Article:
It’s time to raise the curtain

Jerusalemites are very fond of their theater.

Paying visitors and percent of subscribers in city theaters (photo credit: JERUSALEM INSTITUTE FOR POLICY RESEARCH)
Paying visitors and percent of subscribers in city theaters
The Khan Theater is the city theater of Jerusalem. According to the Pilat theater website, in 2015 it hosted 66,608 playgoers, who paid to attend any of 16 productions. It is a relatively small theater compared with Israel’s other city theaters. The Haifa Theater produced 22 shows, attended by 126,611 paying visitors; the Beersheba Theater produced 14 shows for 154,512 ; and Tel Aviv’s Cameri Theater produced 41 shows for a total audience of 844,151.
With the exception of the Cameri, which staged 1,478 performances, the total numbers of theatrical performances are comparable: the Khan had 302, Haifa had 339, and Beersheba had 396. It appears that the discrepancy in the numbers results from the size of the theaters’ main stages and the number of shows produced outside them.
In terms of the geographical distribution of performances, most performances produced by the Khan and Cameri theaters (73% and 72%, respectively) take place at the home theater. In contrast, city theaters located farther away from Israel’s center, which have smaller home-based audiences, have fewer performances in their own cities. The Haifa Theater held 54% of its performances in Haifa and its surrounding communities, while the Beersheba Theater held 46% of its performances in Beersheba and the Negev.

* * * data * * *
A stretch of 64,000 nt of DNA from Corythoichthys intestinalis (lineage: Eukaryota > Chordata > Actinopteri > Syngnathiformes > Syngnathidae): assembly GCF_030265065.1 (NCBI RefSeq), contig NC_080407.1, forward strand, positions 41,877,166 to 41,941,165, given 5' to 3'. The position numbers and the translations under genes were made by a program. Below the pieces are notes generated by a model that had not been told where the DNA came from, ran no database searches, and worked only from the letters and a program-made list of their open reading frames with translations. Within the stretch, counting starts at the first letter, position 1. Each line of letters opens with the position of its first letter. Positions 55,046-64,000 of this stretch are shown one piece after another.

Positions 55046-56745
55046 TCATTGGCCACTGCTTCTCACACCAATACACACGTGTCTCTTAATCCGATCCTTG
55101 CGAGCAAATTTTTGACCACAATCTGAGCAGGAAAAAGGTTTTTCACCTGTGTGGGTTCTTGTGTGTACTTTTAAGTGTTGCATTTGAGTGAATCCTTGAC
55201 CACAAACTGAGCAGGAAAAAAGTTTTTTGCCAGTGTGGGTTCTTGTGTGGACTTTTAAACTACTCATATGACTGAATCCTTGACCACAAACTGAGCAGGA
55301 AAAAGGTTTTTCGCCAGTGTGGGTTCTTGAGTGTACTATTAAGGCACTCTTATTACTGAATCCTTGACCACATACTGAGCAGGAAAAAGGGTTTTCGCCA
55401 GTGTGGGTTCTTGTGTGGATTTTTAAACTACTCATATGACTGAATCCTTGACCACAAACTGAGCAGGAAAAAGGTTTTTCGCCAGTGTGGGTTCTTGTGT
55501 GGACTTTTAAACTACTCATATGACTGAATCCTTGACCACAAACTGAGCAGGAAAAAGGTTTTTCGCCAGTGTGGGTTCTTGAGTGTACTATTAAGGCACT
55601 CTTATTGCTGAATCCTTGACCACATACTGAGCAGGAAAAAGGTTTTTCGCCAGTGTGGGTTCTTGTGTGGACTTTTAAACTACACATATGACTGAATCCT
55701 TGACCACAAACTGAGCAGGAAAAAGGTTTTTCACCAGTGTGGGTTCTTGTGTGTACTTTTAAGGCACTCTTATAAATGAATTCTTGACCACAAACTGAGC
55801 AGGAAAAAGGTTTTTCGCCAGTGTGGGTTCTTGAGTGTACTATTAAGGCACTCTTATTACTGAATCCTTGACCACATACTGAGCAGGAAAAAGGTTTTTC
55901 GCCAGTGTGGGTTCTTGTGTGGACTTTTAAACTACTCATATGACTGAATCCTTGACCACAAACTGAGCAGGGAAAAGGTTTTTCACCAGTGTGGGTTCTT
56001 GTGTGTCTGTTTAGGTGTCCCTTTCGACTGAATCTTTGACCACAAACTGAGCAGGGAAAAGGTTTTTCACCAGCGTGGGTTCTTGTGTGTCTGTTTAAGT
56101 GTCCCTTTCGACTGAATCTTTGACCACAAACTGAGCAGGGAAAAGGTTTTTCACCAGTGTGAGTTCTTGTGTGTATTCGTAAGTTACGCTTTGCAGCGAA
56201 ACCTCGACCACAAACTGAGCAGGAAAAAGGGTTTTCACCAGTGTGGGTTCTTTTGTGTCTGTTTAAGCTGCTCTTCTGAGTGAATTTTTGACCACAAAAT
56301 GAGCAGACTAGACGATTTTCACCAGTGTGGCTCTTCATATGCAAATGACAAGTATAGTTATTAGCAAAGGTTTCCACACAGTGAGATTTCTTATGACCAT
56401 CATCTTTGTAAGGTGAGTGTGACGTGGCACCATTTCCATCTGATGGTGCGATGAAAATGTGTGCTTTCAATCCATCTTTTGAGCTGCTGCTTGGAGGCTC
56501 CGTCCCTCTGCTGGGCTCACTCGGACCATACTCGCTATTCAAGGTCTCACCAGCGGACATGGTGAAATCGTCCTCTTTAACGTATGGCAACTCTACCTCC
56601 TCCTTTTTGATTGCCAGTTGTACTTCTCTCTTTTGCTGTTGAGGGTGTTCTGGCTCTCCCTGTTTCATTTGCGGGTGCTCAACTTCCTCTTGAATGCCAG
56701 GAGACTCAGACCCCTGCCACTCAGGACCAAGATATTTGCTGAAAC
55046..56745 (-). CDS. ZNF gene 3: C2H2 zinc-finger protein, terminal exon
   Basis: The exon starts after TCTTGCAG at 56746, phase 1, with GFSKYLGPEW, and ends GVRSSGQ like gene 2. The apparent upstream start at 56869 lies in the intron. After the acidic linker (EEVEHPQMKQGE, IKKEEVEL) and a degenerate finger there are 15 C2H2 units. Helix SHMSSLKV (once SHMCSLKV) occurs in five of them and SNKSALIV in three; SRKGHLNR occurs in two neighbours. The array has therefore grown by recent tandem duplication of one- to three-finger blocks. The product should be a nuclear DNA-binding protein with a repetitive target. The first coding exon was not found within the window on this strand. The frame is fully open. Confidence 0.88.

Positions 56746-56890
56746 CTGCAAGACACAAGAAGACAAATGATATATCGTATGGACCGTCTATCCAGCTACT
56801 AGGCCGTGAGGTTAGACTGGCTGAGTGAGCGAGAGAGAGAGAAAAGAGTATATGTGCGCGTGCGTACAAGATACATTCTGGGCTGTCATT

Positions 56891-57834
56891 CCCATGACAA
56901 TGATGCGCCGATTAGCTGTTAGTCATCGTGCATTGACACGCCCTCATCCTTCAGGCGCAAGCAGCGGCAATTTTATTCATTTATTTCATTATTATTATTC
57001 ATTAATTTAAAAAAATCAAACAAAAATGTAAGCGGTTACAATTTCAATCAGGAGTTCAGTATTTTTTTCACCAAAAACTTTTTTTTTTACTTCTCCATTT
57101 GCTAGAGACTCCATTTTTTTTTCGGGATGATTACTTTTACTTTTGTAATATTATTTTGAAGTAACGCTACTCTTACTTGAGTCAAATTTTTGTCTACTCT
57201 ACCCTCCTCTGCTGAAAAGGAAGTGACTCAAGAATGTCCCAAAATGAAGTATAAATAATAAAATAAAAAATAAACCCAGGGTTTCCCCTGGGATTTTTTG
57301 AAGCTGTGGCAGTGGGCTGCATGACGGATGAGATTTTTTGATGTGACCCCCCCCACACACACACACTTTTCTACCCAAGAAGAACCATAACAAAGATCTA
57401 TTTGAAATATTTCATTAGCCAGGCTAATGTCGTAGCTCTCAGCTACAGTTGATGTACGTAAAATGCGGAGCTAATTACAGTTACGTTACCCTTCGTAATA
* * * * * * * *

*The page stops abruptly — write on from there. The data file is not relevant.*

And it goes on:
Of the theaters noted, the Khan has the smallest performance halls: its main auditorium seats 232, and its small auditorium seats 69 (a total of 301). The Haifa Theater has three auditoriums, with 160, 158, and 767 seats respectively (totaling 1,085 seats). The Beersheba Theater, whose main auditorium is the city’s center for the performing arts, has two auditoriums, with 430 and 885 seats (totaling 1,315). The Cameri has four auditoriums with 910, 414, 267 and 156 seats (totaling 1,747).
Thus, even when the Khan has a full house, its audience is about one-third the size of an audience at the Haifa Theater. The combination of a small auditorium and small number of performances outside the main auditorium explains the low number of attendees.
The small size of the audiences is not, however, an indication of public opinion: Jerusalemites are very fond of their theater.
For example, 42% of the paying theater guests at the Khan were subscribers with season tickets, compared with 24% of the audience members at the Beersheba and Cameri theaters and 19% at the Haifa Theater.
Similarly, the relatively low percentage of theater guests who attend performances using tickets sold to institutions indicates that Jerusalemites come to the Khan out of choice (48% had tickets that had been sold to institutions, compared with 64% for the Cameri, 66% for Haifa, and 72% for Beersheba).
Translated by Merav Datan.